Susie was interviewed by Robert Glazer of Ripe Financial Chartered Accountants. Robert asked her a number of questions regarding the work of Your HR Partner. They covered a range of topics from drafting Employment Contracts and Staff Handbooks to advice on Appraisals and Restructuring. To view the interview in full click on the link below: http://www.ripefinancial.com/expertvideo/robert-interviews-hr-expert-susie-kaye/
There will be no annual increase to the weekly rates of statutory maternity pay, statutory paternity pay, statutory adoption pay and statutory shared parental pay in April 2016. Statutory sick pay will also remain the same.
From April 2016, employers will need to pay staff aged 25 and over the national living wage, which will become the top rate of the national minimum wage. For those aged under 25, lower national minimum wage rates will apply. The national living wage will initially be set at £7.20. Another change concerning minimum pay is the doubling of the penalty for failure to pay staff the national minimum.
As of May 2015, employers using so called ‘zero hours’ employment contracts are no longer able to require such staff to work exclusively for them. Any provision in a ‘zero hours’ employment contract which prohibits the worker from working for another employer, or requires the employee to first get the employer’s consent is unenforceable. This gives zero hours employees the ability to supplement their incomes by undertaking work for other employers without being in breach of the terms of their employment contract.
If an employee has completed one year’s service with an employer, they are now entitled to 18 weeks unpaid parental leave for each child born or adopted. The leave can start once the child is born or placed for adoption, or as soon as the employee has completed a year’s service, whichever is later. Employees can take it at any time up to the child’s 18th birthday. A request should be made to an employer giving 21 days notice of the start date of the parental leave, the employer may ask for this to be in writing. As long as the employee qualifies for parental leave and gives the employer the correct notice the employee should be able to take...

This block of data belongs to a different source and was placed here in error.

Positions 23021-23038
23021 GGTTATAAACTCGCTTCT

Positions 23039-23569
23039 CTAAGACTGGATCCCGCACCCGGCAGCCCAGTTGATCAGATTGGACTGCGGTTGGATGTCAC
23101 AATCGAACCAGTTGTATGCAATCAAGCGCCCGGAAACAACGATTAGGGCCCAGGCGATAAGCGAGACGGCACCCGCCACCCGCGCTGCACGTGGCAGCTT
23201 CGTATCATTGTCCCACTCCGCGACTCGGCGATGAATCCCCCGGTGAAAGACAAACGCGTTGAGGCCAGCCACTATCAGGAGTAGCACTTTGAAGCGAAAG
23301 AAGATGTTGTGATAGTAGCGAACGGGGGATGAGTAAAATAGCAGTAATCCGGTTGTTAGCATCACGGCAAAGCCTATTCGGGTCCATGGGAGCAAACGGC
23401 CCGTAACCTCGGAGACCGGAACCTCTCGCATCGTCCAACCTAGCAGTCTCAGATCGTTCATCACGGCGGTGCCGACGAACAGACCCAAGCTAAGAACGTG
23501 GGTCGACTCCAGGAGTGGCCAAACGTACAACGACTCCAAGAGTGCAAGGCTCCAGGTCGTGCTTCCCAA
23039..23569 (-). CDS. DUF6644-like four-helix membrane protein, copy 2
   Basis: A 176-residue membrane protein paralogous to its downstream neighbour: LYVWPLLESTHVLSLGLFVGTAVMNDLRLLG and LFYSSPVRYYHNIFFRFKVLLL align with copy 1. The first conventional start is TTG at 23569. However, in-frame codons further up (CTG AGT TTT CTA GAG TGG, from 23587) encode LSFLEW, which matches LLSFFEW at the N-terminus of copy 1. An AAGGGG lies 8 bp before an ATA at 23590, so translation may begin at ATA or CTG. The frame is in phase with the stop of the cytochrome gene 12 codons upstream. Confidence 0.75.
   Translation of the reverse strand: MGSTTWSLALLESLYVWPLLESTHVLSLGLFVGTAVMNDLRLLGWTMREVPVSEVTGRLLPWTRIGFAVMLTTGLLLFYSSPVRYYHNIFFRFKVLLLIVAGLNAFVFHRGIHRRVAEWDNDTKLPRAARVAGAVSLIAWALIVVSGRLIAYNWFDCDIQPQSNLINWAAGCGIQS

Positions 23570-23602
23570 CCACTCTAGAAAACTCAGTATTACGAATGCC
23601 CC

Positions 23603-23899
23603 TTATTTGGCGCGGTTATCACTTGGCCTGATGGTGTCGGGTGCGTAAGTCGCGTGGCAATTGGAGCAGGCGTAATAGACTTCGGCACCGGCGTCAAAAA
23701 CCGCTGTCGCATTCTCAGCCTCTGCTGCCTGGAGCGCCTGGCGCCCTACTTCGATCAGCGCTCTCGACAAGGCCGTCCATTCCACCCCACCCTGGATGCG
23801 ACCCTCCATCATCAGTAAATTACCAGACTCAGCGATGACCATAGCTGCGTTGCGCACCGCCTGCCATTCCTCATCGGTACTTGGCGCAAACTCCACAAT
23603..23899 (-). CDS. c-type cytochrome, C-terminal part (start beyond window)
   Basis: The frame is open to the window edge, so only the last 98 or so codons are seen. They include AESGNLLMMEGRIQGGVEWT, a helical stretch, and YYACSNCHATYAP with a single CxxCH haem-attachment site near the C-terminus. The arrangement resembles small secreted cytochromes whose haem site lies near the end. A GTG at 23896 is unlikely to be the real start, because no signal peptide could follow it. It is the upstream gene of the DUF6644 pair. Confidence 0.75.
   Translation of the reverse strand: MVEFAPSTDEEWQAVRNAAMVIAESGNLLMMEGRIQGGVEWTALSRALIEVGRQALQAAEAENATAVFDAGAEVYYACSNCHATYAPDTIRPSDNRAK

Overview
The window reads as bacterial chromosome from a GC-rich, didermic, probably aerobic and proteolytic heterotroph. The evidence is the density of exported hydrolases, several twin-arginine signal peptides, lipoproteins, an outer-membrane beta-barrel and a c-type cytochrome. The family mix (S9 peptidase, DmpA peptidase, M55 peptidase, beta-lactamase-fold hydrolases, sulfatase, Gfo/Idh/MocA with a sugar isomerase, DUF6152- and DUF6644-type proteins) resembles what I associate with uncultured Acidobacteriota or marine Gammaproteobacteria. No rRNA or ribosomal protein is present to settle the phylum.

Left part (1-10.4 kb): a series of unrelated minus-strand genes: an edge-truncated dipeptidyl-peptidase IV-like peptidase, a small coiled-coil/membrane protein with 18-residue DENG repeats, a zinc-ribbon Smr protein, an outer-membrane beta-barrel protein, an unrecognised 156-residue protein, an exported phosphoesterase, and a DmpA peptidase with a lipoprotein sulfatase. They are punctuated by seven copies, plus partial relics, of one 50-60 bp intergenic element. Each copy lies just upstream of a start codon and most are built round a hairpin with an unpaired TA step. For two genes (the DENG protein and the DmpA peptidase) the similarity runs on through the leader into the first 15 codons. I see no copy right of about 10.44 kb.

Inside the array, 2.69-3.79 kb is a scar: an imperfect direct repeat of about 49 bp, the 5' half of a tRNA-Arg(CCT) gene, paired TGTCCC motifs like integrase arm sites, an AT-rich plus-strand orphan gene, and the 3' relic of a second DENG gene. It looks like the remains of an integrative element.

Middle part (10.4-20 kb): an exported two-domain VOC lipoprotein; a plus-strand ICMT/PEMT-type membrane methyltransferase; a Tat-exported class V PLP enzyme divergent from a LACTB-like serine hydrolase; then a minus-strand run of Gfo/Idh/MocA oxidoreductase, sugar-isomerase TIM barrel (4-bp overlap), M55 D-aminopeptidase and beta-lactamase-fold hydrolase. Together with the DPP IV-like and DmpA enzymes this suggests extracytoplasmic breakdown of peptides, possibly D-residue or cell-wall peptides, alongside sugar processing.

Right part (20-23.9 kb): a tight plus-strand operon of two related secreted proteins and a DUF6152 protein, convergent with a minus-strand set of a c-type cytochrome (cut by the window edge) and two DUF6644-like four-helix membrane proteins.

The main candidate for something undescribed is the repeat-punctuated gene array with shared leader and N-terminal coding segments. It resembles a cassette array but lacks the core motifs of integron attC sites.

Shared Parental Leave is for parents of children born after 5 April 2015. It is designed to give parents more flexibility in how to share the care of their child in the first year following birth or adoption. Parents will be able to share a ‘pot’ of leave, and can decide to be off work at the same time and/or take it in turns to have periods of leave to look after the child. To qualify, the mother or adopter must be entitled to some form of maternity or adoption entitlement, have given notice to curtail it and must share the main responsibility for caring for the child with the named partner. For a parent to be eligible to take...